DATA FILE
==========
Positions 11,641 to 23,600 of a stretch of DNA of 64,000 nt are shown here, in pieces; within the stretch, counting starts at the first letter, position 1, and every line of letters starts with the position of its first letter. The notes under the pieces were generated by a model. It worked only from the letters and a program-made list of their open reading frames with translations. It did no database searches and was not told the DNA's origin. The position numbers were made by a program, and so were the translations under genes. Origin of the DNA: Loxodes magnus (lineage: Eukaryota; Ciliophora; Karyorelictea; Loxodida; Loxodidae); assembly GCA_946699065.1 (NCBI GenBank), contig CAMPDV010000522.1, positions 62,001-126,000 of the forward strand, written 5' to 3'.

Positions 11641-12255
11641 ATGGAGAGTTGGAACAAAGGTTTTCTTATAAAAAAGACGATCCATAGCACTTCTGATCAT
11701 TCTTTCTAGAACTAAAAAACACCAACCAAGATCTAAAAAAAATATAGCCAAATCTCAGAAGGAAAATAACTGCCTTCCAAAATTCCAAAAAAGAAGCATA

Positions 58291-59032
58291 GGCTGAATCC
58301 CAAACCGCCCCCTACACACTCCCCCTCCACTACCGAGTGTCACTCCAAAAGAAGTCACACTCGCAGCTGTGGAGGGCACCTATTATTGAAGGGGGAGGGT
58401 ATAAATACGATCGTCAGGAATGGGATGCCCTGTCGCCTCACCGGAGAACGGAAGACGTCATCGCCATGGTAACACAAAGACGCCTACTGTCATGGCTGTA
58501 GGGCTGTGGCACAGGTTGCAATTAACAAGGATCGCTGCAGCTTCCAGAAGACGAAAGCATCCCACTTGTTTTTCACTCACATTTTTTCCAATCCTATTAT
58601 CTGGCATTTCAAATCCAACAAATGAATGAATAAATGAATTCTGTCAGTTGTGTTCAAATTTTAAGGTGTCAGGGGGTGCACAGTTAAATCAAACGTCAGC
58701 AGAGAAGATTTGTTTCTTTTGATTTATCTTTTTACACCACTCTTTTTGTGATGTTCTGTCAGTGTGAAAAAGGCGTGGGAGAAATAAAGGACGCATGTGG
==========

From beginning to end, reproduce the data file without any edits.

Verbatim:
Positions 11,641 to 23,600 of a stretch of DNA of 64,000 nt are shown here, in pieces; within the stretch, counting starts at the first letter, position 1, and every line of letters starts with the position of its first letter. The notes under the pieces were generated by a model. It worked only from the letters and a program-made list of their open reading frames with translations. It did no database searches and was not told the DNA's origin. The position numbers were made by a program, and so were the translations under genes. Origin of the DNA: Loxodes magnus (lineage: Eukaryota; Ciliophora; Karyorelictea; Loxodida; Loxodidae); assembly GCA_946699065.1 (NCBI GenBank), contig CAMPDV010000522.1, positions 62,001-126,000 of the forward strand, written 5' to 3'.

Positions 11641-12255
11641 ATGGAGAGTTGGAACAAAGGTTTTCTTATAAAAAAGACGATCCATAGCACTTCTGATCAT
11701 TCTTTCTAGAACTAAAAAACACCAACCAAGATCTAAAAAAAATATAGCCAAATCTCAGAAGGAAAATAACTGCCTTCCAAAATTCCAAAAAAGAAGCATA

Positions 58291-59032
58291 GGCTGAATCC
58301 CAAACCGCCCCCTACACACTCCCCCTCCACTACCGAGTGTCACTCCAAAAGAAGTCACACTCGCAGCTGTGGAGGGCACCTATTATTGAAGGGGGAGGGT
58401 ATAAATACGATCGTCAGGAATGGGATGCCCTGTCGCCTCACCGGAGAACGGAAGACGTCATCGCCATGGTAACACAAAGACGCCTACTGTCATGGCTGTA
58501 GGGCTGTGGCACAGGTTGCAATTAACAAGGATCGCTGCAGCTTCCAGAAGACGAAAGCATCCCACTTGTTTTTCACTCACATTTTTTCCAATCCTATTAT
58601 CTGGCATTTCAAATCCAACAAATGAATGAATAAATGAATTCTGTCAGTTGTGTTCAAATTTTAAGGTGTCAGGGGGTGCACAGTTAAATCAAACGTCAGC
58701 AGAGAAGATTTGTTTCTTTTGATTTATCTTTTTACACCACTCTTTTTGTGATGTTCTGTCAGTGTGAAAAAGGCGTGGGAGAAATAAAGGACGCATGTGG